Proteases are typical key enzymes that hydrolyze proteins into amino acids and peptides. Numerous proteases have been studied, but the discovery of metagenome-derived proteases is still significant for both commercial applications and basic research. An unexplored protease gene sep1A was identified by function-based screening from a plasmid metagenomic library derived from uncultured contaminated agricultural soil microorganisms. The putative protease gene was subcloned into pET-32a (+) vector and overexpressed in E. coli BL21(DE3) pLysS, then the recombinant protein was purified to homogeneity. The detailed biochemical characterization of the Sep1A protein was performed, including its molecular characterization, specific activity, pH-activity profile, metal ion-activity profile, and enzyme kinetic assays. Furthermore, the protein engineering approach of random mutagenesis via error-prone PCR was applied on the original Sep1A protein. Biochemical characterization demonstrated that the purified recombinant Ep48 protein could hydrolyze casein. Compared with the original Sep1A protein, the best variant of Ep48 in the random mutagenesis library, with the Gln307Leu and Asp391Gly changes, exhibited 2.62-fold activity at the optimal reaction conditions of 50 °C and pH 9.0. These results are the first step toward a better understanding of the properties of Sep1A protein. Protein engineering with error-prone PCR paves the way toward the metagenome-derived genes for biotechnological applications.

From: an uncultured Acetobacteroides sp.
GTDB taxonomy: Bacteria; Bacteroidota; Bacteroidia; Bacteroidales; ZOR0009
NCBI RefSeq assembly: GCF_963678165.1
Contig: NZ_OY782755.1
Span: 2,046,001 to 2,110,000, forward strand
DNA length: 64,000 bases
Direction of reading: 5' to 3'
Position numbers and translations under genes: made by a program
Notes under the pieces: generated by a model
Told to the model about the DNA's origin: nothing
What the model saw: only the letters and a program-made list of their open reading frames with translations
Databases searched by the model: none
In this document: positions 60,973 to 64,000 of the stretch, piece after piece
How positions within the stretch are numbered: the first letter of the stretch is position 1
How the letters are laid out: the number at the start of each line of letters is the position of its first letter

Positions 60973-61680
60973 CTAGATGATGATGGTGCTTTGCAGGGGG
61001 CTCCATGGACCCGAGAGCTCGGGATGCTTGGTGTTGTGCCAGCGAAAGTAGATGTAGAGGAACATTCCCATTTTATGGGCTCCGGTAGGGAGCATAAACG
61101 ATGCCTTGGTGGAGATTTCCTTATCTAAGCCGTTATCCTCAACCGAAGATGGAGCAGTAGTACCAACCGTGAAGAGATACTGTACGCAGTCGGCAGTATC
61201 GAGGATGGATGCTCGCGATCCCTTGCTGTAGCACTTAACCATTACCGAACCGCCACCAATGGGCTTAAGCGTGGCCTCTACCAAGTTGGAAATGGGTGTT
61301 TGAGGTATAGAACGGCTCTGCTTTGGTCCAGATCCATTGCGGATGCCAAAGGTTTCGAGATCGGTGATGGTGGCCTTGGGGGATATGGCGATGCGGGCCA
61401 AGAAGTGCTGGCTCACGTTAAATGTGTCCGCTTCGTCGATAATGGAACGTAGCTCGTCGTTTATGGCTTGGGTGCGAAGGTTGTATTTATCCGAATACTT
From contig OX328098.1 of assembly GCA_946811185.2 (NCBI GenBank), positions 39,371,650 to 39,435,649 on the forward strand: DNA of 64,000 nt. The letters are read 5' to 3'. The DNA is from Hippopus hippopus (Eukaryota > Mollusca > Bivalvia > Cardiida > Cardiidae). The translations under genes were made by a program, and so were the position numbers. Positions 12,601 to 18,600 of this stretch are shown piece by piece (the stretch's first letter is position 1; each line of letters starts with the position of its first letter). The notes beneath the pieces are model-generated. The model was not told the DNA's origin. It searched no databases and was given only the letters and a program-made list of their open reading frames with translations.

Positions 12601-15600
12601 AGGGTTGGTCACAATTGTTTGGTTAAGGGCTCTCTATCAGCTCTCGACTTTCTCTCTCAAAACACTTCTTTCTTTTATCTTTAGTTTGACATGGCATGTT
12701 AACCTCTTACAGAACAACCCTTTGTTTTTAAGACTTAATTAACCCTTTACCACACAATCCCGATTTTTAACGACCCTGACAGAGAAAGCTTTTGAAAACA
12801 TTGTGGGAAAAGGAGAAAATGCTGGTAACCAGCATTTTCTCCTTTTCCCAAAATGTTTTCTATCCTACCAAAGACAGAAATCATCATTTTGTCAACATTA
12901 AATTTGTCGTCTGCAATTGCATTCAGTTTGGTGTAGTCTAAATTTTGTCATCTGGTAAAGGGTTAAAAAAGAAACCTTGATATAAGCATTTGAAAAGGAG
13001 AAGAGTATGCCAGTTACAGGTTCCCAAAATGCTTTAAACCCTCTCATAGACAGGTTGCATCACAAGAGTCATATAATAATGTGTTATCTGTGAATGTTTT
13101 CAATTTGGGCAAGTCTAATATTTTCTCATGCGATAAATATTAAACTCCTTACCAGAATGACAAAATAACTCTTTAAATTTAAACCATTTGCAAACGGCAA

15. The effect of chronic alcohol consumption on mitochondrial DNA mutagenesis in human blood

    Energy Technology Data Exchange (ETDEWEB)